Meet the Vancouver-based animation studio behind the Super-Pets movie atop the box office

·3 min read
Meet the Vancouver-based animation studio behind the Super-Pets movie atop the box office

Animators at a Vancouver, B.C., studio helped bring Superman and his canine friend to life in a new animated film that earned top spot at the box office.

DC League of Super-Pets, which opened in theatres on Friday, was produced by Animal Logic, an animation studio headquartered in Sydney, Australia, with offices in Los Angeles and downtown Vancouver.

The movie, which features the voices of Dwayne "The Rock" Johnson, Kevin Hart, Kate McKinnon, and John Krasinski, centres on Krypto the Super-Dog developing his powers while working together with a group of rescue animals to help save Superman. The superhero spinoff earned $23 million US, according to studio estimates Sunday, enough to top box office results.

Dave Burgess, animation supervisor at Animal Logic's Vancouver studio, said they worked hard to give the computer-generated animation the look and feel of a comic book.

Burgess says being an animator is sometimes described as being an actor, but with a pencil or computer mouse.

"I think you have to understand performance," he said. "You have to understand how to make an idea come across clearly and be able to show an expression that someone looking at it will understand the emotion of the character."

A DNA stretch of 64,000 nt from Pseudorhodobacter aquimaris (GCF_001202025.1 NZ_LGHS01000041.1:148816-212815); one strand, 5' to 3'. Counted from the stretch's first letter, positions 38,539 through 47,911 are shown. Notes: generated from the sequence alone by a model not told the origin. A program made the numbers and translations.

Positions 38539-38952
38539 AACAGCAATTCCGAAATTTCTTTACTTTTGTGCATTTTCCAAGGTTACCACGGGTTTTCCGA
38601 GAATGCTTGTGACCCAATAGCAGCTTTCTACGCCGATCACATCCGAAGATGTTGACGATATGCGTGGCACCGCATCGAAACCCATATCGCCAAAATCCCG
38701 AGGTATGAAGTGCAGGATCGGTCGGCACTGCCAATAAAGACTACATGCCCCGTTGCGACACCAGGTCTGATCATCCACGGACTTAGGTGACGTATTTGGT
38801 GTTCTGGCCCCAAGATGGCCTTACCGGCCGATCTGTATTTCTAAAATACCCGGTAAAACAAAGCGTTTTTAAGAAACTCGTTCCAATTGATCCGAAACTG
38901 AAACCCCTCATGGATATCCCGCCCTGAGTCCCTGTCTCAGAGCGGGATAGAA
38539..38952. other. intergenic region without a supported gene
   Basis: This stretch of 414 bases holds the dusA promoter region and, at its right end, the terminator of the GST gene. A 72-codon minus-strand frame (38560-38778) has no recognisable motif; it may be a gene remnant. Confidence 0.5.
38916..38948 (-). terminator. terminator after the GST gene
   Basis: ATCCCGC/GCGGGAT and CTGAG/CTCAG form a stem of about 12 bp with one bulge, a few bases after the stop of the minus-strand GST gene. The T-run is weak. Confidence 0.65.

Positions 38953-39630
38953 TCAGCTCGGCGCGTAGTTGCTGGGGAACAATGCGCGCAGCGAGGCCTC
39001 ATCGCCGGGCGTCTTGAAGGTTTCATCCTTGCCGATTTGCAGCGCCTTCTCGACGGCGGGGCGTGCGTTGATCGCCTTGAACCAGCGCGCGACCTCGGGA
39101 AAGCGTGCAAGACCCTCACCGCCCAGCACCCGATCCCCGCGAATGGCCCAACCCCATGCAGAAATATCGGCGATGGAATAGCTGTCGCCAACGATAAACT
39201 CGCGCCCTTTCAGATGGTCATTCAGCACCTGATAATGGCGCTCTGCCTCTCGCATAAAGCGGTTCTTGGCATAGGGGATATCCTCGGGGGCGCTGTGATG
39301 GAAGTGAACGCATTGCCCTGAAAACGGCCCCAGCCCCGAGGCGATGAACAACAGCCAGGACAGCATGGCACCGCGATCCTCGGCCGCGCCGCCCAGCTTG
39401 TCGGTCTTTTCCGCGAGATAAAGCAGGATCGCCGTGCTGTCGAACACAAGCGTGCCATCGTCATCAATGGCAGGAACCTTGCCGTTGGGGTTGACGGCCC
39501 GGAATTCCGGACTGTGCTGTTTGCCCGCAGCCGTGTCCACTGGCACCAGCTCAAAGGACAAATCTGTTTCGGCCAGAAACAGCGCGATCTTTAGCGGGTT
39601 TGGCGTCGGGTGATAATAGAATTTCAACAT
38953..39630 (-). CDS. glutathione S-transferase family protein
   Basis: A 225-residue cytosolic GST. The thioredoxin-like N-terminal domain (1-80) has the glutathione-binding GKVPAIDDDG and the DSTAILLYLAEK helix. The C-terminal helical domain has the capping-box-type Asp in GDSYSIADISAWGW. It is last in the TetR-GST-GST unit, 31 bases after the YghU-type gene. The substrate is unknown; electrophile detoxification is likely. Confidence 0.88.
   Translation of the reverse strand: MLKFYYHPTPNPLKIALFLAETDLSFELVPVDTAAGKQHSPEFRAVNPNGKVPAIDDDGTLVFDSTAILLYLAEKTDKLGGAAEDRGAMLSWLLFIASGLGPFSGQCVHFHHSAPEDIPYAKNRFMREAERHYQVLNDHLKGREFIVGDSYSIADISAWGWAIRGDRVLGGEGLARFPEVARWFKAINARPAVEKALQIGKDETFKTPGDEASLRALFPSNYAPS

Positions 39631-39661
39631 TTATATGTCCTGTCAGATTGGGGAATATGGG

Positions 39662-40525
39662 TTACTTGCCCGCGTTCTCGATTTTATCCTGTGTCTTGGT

Burgess said animators also have to think about how things move. Super-Pets features animals, including a dog, pig and squirrel, which all have different motion patterns.

"We know how those things move in the real world, so for the animator we have to take that information and we have to know it and be able to apply it to our character performance … If you make a mistake with a dog walking, in animation, I think an audience knows enough about dogs to go, 'That looks funny. That doesn't look like a dog.'"

More than 380 staff in Vancouver worked on the film. Animal Logic's Vancouver team also worked on The Lego Movie 2: The Second Part.

Animation as a career path

Animal Logic was recently purchased by Netflix. Chief Operating Officer Sharon Taylor says it has plans to build a 110,000-square-foot facility in Mt. Pleasant and create 300 new jobs.

Like so many other industries, finding workers can prove to be a challenge.

"I think our job ads will always be up for every single role because there's always a need and we always want to be building out those teams," Taylor said.

Burgess said aspiring animators have plenty of options for training, including art colleges, film schools, and schools specially for animation.

When he was young, he said, he never thought of animation as a career path.

"There's no way that I could have told my parents I wanted to be an animator and they would have gone, 'Gee, Dave, that's great. What a great idea.' Because it didn't exist."

CBC
CBC

That, he says, is changing as animation has grown in popularity.

"People that grow up with animation, watching these films, they get inspired and they want to do that too," he said. "And it seems like it's not a closed door and people are aware of it. So I do know people that have told their parents they want to be animators and the parents said, 'Oh, OK.'"

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